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Sean LaMarr & Jonathan Reyes Gameros
Synth-fuelled hip hop beats from California. Signed to Waaga Records. Releases to date include Neon Noir (2014).
“Ethereal seems to be a popular adjective,” reflects Sean LaMarr when asked to define the DLRN sound. “But I don’t feel like the music is delicate per se. There is a nice balance between what Jon [Reyes] creates and where my stories or writing begins. We like to stretch the ideas of where hip hop and electronic music live. It’s definitely evocative of both.”
“Musically it's all over the spectrum,” explains his partner in creativity Jonathan Reyes. Doubling as a DJ forces me to be exposed to new music all the time. But I think we're rooted in acts like The Roots, Foreign Exchange, Little Dragon.”
Sean goes on to expand on these influences: “Musically I pull inspiration from everything. If I like a way a song or album makes me feel then I catalog it, and try to analyze why. I’d say spending time, in my teens, going to indie, punk and hip hop shows in Sacramento made me grow to take an immense pride in what was being created at home. I try to bring that energy to my performance. Outkast, The Roots, Aesop Rock, Little Brother etc. have always been my favorites in hip hop.”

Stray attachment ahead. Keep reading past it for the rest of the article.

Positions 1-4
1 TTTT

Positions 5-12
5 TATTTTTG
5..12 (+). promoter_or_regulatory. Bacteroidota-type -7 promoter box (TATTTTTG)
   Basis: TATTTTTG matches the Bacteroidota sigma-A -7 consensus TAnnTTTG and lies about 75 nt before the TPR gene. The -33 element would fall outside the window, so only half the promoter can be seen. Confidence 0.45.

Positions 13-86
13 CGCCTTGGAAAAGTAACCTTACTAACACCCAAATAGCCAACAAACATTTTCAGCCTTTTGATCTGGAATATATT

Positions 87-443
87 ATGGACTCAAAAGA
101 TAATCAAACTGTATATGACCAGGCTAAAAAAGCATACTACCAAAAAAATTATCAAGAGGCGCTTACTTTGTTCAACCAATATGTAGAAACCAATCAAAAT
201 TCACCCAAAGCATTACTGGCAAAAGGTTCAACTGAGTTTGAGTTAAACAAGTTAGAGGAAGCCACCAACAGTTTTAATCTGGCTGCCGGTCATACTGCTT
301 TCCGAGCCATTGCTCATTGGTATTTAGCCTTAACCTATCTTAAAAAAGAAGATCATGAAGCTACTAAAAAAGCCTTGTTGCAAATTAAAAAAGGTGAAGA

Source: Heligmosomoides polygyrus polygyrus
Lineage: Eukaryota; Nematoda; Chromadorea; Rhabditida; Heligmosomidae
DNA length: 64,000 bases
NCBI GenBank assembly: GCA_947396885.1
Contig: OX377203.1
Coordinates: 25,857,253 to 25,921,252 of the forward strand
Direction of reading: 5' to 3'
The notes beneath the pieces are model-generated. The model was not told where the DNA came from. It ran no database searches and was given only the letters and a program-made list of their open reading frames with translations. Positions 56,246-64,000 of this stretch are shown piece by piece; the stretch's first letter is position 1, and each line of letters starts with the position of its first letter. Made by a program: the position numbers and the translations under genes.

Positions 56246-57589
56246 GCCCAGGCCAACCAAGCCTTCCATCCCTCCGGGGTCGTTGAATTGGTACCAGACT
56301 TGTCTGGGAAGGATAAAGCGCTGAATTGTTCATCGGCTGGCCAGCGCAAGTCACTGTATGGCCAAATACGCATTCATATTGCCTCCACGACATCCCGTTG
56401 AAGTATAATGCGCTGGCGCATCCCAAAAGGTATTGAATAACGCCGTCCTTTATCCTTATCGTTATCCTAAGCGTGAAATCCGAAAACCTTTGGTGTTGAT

Incorporating these influences into their own style has certainly been a journey. “DLRN started as two guys sending music to each other across the country,” Sean says. “Now it’s two guys sending music back and forth right down the interstate from each other. It’s grown a lot though. The artistry and maturation is a product of us trying to make the best record we can every studio session. We perform as a band more often than not now as well, with live drums, keys, and singer/songwriter Stevie Nader.”
Jon also reflects on this. “I think the biggest indicator of our evolution is how much patience we have putting music together. It's definitely a process going back and reworking things to get the sound just right. At the same time it's a little unconventional because we're trying to create music that lasts in a genre and period where music can be so disposable. Trends move too fast for the music we're trying to create so I think we gravitate toward other artists who are creating their own lane.”